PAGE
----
Olympic Committee Has No Right to Blame Africa For Its Postponement Decision

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  • IOC president Thomas Bach is blaming Africa for his decision to postpone the Olympic games amid the coronavirus pandemic.
  • Africa is by far the least affected continent on earth, outside of Antarctica.
  • It’s time to stop freaking out about Africa and give its nations props for handling the crisis so far.

Historically known for famine, poverty, and infectious disease, Africa has a bad reputation. And IOC President Thomas Bach dealt the continent another blow by blaming it for his decision to postpone the 2020 Olympics.

Bach’s remarks are bizarre. The Olympics will be held in Tokyo, not in Africa. And although Africa’s coronavirus cases are steadily rising, the continent is still by far one of the least affected regions on earth.

Africa has handled the outbreak relatively well so far, which makes Bach’s comments all the more baffling.

The Olympics are Officially Postponed

On Tuesday, Japanese Prime Minister Shinzo Abe and IOC President Thomas Bach postponed the Tokyo Olympic games (which were due to start on July 24) until no later than the summer of 2021 because of the coronavirus pandemic.

This move comes after significant pressure from the United States, Canada, and Australia.

This decision should come as no surprise. However, Bach’s justification for postponing the Olympics will leave some scratching their heads.

Bach states:

“It (the outbreak in Africa) is a very dramatic development which will not only affect Africa but will affect the entire world”

According to CNBC, the coronavirus outbreak in Africa is the main factor that led to Bach’s decision to cancel the games.

But does this make any sense compared to the actual data?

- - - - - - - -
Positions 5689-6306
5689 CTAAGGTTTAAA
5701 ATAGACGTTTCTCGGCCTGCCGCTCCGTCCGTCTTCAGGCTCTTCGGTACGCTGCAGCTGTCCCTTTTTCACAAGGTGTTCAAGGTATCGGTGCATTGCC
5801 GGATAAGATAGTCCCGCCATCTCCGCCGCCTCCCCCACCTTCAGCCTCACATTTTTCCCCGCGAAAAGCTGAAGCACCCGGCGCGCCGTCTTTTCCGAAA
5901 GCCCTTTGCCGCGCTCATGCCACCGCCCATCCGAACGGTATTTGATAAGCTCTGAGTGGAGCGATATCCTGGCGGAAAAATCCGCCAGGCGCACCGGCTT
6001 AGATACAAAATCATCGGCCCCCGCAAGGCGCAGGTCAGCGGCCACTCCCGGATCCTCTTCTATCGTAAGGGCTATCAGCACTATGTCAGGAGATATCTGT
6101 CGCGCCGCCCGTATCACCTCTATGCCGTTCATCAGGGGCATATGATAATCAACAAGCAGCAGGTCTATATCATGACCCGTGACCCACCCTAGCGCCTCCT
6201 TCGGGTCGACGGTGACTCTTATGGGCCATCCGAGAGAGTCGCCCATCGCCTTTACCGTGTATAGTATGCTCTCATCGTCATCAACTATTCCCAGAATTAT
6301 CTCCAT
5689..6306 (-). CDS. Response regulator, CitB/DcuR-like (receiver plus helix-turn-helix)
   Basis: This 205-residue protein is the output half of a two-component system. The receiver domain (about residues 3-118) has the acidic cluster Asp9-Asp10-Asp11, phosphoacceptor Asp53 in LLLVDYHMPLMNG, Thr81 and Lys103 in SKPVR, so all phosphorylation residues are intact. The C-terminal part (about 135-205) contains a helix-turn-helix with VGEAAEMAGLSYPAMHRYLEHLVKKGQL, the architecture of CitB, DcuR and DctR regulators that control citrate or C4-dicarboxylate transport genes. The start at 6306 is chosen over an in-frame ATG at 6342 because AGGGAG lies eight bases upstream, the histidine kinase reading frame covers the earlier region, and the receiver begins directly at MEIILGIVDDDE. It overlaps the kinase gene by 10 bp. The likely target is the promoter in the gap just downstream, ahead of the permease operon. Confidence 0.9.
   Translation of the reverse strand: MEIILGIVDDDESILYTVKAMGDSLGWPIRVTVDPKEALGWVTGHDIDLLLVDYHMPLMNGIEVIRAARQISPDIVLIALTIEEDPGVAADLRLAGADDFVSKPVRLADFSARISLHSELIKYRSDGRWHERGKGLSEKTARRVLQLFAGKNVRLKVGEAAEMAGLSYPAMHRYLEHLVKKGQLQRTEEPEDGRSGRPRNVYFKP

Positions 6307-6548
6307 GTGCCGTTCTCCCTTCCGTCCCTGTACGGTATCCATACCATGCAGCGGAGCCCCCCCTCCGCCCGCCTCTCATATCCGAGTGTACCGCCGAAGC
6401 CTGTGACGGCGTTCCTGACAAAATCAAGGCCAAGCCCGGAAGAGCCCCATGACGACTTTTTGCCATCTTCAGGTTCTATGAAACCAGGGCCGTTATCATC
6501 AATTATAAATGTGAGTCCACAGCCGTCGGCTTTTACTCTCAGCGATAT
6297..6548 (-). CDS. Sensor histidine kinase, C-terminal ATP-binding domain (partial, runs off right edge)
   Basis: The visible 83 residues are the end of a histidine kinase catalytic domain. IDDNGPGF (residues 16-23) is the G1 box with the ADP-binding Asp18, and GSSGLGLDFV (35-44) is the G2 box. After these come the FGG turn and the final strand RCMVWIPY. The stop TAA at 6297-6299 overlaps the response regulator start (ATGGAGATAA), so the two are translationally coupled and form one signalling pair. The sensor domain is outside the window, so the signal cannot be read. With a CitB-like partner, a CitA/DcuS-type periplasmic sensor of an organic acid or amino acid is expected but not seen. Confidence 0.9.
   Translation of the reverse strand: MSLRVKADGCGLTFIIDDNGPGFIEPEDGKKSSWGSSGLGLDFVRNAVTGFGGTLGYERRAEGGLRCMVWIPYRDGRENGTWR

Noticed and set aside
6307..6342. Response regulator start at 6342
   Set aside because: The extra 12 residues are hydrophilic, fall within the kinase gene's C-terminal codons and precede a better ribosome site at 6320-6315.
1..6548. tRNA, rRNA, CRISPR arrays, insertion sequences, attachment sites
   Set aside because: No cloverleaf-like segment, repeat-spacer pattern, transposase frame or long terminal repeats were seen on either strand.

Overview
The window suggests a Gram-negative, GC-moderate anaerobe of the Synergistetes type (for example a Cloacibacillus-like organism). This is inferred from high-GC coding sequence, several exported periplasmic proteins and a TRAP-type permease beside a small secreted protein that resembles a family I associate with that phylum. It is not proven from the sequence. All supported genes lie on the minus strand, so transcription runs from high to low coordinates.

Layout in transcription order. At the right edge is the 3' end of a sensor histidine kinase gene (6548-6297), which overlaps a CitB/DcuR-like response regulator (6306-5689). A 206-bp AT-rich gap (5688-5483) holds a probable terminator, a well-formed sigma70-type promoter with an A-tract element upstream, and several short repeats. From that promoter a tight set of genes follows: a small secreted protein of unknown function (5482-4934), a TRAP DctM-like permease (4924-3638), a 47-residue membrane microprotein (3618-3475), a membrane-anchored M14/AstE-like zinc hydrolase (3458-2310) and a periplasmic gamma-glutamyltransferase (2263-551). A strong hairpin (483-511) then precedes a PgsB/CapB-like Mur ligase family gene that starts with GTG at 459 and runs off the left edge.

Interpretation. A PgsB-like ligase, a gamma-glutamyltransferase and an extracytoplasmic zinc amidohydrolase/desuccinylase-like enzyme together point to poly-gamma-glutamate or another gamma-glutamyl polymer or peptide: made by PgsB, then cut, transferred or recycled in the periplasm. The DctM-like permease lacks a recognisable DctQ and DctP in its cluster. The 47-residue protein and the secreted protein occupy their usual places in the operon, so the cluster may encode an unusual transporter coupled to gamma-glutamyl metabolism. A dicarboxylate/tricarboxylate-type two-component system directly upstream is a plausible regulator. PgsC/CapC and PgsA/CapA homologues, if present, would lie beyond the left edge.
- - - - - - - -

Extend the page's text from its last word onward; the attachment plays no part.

How Bad is the Coronavirus Outbreak in Africa?

Africa is by far the least-affected continent aside from Antarctica. | Source John Hopkins

According to data from John Hopkins, sub-Saharan Africa is by far the least coronavirus-infected region on earth. Nigeria, Africa’s most populous nation has 46 confirmed infections and Ethiopia, the continent’s second-most populous country has … drumroll… 12 confirmed cases.

Stop the presses! Twelve whole cases?

Granted, Egypt and South Africa have reported more significant coronavirus spread with 442 cases and 709 cases, respectively. But these are also the continent’s wealthiest countries that are best equipped to handle the outbreak.

These numbers pale in comparison to the United States, which reports over 60,000 cases and Japan (the host country), which reports 1,193 infections. Meanwhile, Bach’s home country, Germany, reports 35,000 infections. That’s more than every country in Africa combined.

It’s Time to Stop Freaking Out About Africa

Bach seems to see Africa as a hopeless wasteland that will engulf the civilized world in a sea of coronavirus. But coronavirus has already engulfed his home continent while it’s still relatively contained in Africa.

African countries have also taken substantial steps to combat the disease. They’ve banned international flights from North America, Europe, and Asia. They’ve locked down entire cities and closed borders. Africa’s coronavirus response has been disproportionately strong compared to the actual number of cases reported on the continent.

Malawi, a small, impoverished country in Southern Africa, has already declared a state of disaster, closed schools, and banned public gatherings despite having zero confirmed coronavirus cases.

It’s time for everyone to stop freaking out about Africa. No one knows what the situation will look like a few months. But Bach’s decision to throw Africa under the bus was inappropriate and mean-spirited, whether he meant it that way or not.

Disclaimer: The opinions expressed in this article do not necessarily reflect the views of CCN.com.

This article was edited by Aaron Weaver.



Source link CCN

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